Heath and Aging

AgePage

Online Health Information: Can You Trust It?

Many older adults share a common concern: “How can I trust the health information I get on the Internet?”

There are thousands of medical websites. Some provide reliable health information. Some do not. Some of the medical news is current. Some of it is not. Choosing which websites to trust is an important part of using the Internet.

How Do I Find Reliable Health Information Online?

As a rule, health websites sponsored by Federal Government agencies are good sources of information. You can reach all Federal websites by visiting www.usa.gov. Large professional organizations and well-known medical schools may also be good sources of health information.

How Do I Navigate Health Websites?

The home page is like a lobby to other areas of the website; however, it may not be the first page you see. The first page you see depends on the link you click to get to the website, for example, from a search engine.

Even if you don’t start on the home page, you can still use the website menu. Usually, you can find the menu at the top of a page or along the left side. No matter where you start, you should be able to spot the name of the sponsor or owner of the site right away.

Questions to Ask Before Trusting a Website

As you search online, you are likely to find websites for many health agencies and organizations that are not well-known. By answering the following questions you should be able to find more information about these websites. A lot of these details might be found under the heading “About Us.”

  1. Who sponsors/hosts the website? Is that information easy to find?

Websites cost money. Is the source of funding (sponsor) clear? Sometimes the website address is helpful. For example:

  • .gov identifies a U.S. government agency
  • .edu identifies an educational institution, like a school, college, or university
  • .org usually identifies nonprofit organizations (such as professional groups; scientific, medical, or research societies; advocacy groups)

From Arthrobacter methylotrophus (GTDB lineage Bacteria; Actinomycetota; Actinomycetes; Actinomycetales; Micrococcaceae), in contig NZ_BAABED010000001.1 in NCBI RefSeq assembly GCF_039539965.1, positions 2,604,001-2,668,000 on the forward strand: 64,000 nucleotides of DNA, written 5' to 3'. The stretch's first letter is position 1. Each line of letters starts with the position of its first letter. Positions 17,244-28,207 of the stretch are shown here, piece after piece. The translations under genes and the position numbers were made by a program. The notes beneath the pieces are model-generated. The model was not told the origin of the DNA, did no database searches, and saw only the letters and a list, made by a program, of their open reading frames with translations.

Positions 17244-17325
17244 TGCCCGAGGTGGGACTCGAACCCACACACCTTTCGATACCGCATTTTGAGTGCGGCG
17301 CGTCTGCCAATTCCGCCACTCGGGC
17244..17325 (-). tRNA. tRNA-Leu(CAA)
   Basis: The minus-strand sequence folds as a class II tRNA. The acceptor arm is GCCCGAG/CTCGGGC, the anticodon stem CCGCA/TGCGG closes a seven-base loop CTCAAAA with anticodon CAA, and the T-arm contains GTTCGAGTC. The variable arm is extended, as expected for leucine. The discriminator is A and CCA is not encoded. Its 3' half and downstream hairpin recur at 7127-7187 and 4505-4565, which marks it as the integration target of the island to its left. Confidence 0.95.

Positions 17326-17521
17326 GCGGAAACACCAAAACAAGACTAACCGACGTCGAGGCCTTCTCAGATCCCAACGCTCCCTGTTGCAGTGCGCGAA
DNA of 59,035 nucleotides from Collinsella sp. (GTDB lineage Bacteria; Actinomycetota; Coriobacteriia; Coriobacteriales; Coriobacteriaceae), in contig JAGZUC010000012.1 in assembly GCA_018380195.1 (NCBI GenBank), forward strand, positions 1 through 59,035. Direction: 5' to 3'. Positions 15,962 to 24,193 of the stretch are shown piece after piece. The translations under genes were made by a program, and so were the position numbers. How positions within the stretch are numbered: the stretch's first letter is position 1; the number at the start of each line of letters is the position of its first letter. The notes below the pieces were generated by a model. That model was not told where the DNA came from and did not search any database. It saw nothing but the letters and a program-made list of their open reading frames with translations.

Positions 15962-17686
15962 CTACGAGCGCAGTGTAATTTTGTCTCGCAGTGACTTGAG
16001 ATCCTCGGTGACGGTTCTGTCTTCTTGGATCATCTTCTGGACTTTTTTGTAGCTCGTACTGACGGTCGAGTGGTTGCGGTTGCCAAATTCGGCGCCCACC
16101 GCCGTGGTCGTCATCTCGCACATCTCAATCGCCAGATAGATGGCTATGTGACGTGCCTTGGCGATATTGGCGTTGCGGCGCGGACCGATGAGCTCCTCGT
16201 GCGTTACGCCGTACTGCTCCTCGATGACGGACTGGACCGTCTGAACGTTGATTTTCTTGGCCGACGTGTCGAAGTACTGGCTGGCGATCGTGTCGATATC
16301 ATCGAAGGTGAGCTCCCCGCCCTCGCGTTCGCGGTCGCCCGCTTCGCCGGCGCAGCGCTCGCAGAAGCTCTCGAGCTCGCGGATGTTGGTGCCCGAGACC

• .com identifies commercial websites (such as businesses, pharmaceutical companies, and sometimes hospitals)
  1. Is it clear how you can reach the sponsor?

    Trustworthy websites will have contact information for you to use to reach the site’s sponsor or authors. An email address, toll-free phone number, and/or mailing address might be listed at the bottom of every page or on a separate “About Us” or “Contact Us” page.

  2. Who wrote the information?

    Authors and contributors are often but not always identified. For example, most government sites have many authors and contributors and, rather than list the names of the people, they will often credit a department. A contributor’s connection to the website, and any financial interest he or she has in the information on the website, should be clear.

    Be careful about testimonials. Personal stories may be helpful and comforting, but not everyone experiences health problems the same way. Also, there is a big difference between a website developed by a single person interested in a topic and a website developed using strong scientific evidence (that is, information gathered from research). No information should replace seeing a doctor or other health professional.
  1. Who reviews the information? Does the website have editors?

    Read the “About Us” page to see if experts check the information before putting it online. Find out if the list includes actual experts in the field. Dependable websites tell you where the health information came from and how it has been reviewed.
     
  2. When was the information written?

    Look for websites that stay current on their health information. You don’t want to make decisions about your care based on out-of-date information. Often the bottom of the page will have a date. Pages on the same site may be updated at different times. Some may be updated more often than others. Older information isn’t useless. Many websites provide older articles as historical background.